‘The Devil Makes Three’ is a contemporary young adult fantasy following two students – Tess, a cello prodigy on a scholarship, and Eliot, the headmaster’s wealthy son – at an exclusive private school in Pennsylvania. It weaves a dark tale of bargains, demoncraft, and possession alongside commentary on elitism, family, and growing up too fast. The execution isn’t always there, but it’s a bold and ambitious story that makes an interesting read.
After Tess’s father spends all the family’s savings on his failing stationery business, Tess uses her family connections – and her abilities as a cello prodigy – to get both herself and her sister accepted into an exclusive private school. There, she works two jobs to try and earn enough money to fulfil her sister’s dream of going to medical school. It’s through her job at the library that she makes the acquaintance of Eliot Birch, the charming, entitled son of the headmaster. But there’s more to Eliot than there seems – he’s a witch, looking for a piece of magic powerful enough to save his dying mother. In search of a forbidden grimoire, Eliot enlists Tess’s help. However, instead of a grimoire, they find themselves unleashing a demon from his book bound prison – and he’ll stop at nothing in his quest to take Tess’s body for his own and ensure his freedom forever.
Tess and Eliot make excellent protagonists. Tess wants nothing more than to be left in peace to play her cello, but instead she’s found herself stepping into the figure of surrogate mother for her sister, Nat. She’s sacrificed her own dreams – and a place at a prestigious art institute – to get her sister into a school with the connections to get her into medical school. She works herself to the bone to earn money for her sister’s college fund, and earns her sister’s ire telling her off every time she steps out of line. Tess is a tough character, hardened by adversity and sheer force of will, but she has plenty of guilt and insecurity too – it’s impossible not to respect and feel sorry for her.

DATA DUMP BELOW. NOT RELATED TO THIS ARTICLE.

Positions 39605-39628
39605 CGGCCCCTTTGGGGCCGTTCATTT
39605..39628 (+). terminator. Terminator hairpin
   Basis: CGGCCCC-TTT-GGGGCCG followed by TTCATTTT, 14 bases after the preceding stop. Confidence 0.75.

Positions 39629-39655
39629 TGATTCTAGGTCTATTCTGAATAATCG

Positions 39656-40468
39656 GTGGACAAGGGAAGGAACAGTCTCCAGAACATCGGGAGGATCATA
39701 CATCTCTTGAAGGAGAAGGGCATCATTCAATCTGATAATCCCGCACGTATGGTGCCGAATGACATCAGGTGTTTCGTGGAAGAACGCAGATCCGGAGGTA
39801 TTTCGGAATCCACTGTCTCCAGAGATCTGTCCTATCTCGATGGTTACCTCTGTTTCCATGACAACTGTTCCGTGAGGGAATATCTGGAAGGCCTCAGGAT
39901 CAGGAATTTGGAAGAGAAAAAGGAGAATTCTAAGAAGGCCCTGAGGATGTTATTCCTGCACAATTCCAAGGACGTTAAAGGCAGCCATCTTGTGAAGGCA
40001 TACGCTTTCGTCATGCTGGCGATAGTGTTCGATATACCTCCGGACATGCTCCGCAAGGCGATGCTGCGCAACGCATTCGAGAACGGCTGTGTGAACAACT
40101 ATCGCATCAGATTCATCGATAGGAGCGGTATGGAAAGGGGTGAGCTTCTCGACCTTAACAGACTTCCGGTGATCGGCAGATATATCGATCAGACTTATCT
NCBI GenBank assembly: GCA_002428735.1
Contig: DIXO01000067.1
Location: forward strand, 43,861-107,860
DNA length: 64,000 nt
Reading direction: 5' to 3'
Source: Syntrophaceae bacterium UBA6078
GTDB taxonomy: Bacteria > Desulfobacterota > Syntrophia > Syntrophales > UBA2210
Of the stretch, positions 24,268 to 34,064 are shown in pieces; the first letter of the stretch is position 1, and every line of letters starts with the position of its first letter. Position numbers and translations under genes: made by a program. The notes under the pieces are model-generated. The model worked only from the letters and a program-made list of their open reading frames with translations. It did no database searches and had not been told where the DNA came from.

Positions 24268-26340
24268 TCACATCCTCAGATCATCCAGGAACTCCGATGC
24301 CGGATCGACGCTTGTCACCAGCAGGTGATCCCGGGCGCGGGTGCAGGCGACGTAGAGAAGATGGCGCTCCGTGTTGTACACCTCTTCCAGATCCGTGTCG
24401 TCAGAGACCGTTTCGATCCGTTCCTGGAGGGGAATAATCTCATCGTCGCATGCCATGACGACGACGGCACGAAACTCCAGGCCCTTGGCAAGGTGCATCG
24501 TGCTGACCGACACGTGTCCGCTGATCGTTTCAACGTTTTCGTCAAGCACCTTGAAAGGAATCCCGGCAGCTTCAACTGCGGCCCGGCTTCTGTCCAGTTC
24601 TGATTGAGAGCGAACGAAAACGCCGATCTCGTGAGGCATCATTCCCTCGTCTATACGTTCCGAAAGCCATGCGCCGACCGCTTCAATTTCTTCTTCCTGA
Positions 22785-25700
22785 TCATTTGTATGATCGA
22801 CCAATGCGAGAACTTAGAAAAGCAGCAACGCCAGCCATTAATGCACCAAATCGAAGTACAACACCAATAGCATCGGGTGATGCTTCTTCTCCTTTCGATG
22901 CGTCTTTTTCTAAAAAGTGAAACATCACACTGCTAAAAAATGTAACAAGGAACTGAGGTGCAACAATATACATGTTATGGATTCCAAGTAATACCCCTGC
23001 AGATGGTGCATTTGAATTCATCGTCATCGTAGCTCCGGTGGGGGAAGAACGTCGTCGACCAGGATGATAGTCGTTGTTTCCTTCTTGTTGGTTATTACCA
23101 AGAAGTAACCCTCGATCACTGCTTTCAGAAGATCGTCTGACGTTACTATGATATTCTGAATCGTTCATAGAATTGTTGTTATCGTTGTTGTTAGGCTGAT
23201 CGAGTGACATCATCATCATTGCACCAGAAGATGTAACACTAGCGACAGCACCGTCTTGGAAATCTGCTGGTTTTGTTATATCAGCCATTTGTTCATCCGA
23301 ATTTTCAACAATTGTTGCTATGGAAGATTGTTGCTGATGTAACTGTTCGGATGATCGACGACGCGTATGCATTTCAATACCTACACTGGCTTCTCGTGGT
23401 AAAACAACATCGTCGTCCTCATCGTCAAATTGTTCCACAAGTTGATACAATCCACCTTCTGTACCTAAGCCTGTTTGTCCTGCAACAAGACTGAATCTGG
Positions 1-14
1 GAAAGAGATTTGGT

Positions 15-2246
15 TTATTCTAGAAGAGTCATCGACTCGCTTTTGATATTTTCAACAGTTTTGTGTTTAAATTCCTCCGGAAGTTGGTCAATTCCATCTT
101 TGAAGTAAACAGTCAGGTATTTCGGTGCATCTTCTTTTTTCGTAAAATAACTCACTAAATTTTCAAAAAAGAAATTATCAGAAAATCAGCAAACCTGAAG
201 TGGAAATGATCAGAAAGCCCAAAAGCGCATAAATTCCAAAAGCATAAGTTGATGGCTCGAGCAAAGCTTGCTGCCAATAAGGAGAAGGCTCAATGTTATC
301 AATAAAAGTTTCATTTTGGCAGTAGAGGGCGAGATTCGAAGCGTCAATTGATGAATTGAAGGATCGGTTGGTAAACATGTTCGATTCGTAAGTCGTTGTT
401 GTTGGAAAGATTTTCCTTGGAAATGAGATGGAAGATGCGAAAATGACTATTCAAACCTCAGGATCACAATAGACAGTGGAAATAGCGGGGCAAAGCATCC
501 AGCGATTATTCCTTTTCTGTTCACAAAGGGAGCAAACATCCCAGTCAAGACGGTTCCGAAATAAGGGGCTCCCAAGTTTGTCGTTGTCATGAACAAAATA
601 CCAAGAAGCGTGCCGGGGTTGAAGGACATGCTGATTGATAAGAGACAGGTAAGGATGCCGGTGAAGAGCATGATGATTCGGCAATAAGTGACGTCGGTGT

Eliot, meanwhile, at first glance seems every inch the entitled private school boy, but it doesn’t take much more than that to realise he’s the human equivalent of a marshmallow. All Eliot wants is to save his mum – but instead, he’s trapped on the other side of the Atlantic with his tyrannical father. With considerable resources at his disposal, Eliot doesn’t care how many toes he steps on – or how many librarians he drives to despair with endless book requests – as long as he can find a spell to help his mum. Eliot and Tess’s interactions are golden – the way they meet is hilarious, and Eliot quickly realises that Tess is way out of his league. Their growing relationship is adorable, and surprisingly free of many YA cliches.
This is a dark book in many ways. The devil torments Tess – and to a lesser degree Eliot – in a way that’s both gory and has significant elements of psychological horror. There are some graphic descriptions of corpses and decay. Eliot and his father also have an exceptionally unhealthy relationship – Headmaster Birch is controlling to the extreme and there’s a scene of physical abuse. It’s still a YA book, with nothing too heavy for the teenage reader, but it’s worth bearing in mind for those with sensitivities around horror or abuse.
I did have a few issues. There’s a little too much ‘telling’, with elements just stated to the reader rather than being discovered organically or even left a mystery to heighten the suspense. Certain elements are also a little too black and white to be believable – Eliot’s father has absolutely no redeeming features yet somehow manages to have a nice girlfriend, which I personally couldn’t understand. However, for a book which tries to pull a lot off, it mostly succeeds in telling an entertaining and fast-paced story.
Overall, ‘The Devil Makes Three’ is a solid entry into the YA dark fantasy or horror genre, with some interesting commentary on elitism and education too. Recommended for fans of psychological horror, soft male love interests, and complex family dynamics.
Thanks to Netgalley and Titan Books for providing an eARC – this in no way affects the content of this review
Published by Titan Books
Paperback: 14th September 2021